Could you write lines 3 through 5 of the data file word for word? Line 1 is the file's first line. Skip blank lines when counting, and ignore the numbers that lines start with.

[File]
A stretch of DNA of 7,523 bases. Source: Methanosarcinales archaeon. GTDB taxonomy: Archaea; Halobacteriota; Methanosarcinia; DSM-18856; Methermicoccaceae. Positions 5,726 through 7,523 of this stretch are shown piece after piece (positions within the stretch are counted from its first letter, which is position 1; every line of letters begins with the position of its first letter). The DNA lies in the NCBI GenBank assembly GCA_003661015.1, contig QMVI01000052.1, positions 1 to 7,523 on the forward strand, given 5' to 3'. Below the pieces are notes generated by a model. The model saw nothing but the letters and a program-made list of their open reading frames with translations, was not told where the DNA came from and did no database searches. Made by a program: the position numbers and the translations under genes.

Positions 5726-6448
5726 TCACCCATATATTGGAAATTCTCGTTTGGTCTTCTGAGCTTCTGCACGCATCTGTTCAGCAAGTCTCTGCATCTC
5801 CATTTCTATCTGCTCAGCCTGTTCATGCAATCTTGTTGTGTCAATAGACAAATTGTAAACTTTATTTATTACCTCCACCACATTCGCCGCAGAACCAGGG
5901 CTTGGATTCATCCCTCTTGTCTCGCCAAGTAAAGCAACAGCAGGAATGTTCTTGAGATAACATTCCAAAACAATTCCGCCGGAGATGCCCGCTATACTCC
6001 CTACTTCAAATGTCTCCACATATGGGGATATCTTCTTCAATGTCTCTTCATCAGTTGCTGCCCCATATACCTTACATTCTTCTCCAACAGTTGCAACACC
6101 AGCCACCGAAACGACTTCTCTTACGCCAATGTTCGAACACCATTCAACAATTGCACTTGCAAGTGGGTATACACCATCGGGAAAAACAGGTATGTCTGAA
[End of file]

5726 TCACCCATATATTGGAAATTCTCGTTTGGTCTTCTGAGCTTCTGCACGCATCTGTTCAGCAAGTCTCTGCATCTC
5801 CATTTCTATCTGCTCAGCCTGTTCATGCAATCTTGTTGTGTCAATAGACAAATTGTAAACTTTATTTATTACCTCCACCACATTCGCCGCAGAACCAGGG
5901 CTTGGATTCATCCCTCTTGTCTCGCCAAGTAAAGCAACAGCAGGAATGTTCTTGAGATAACATTCCAAAACAATTCCGCCGGAGATGCCCGCTATACTCC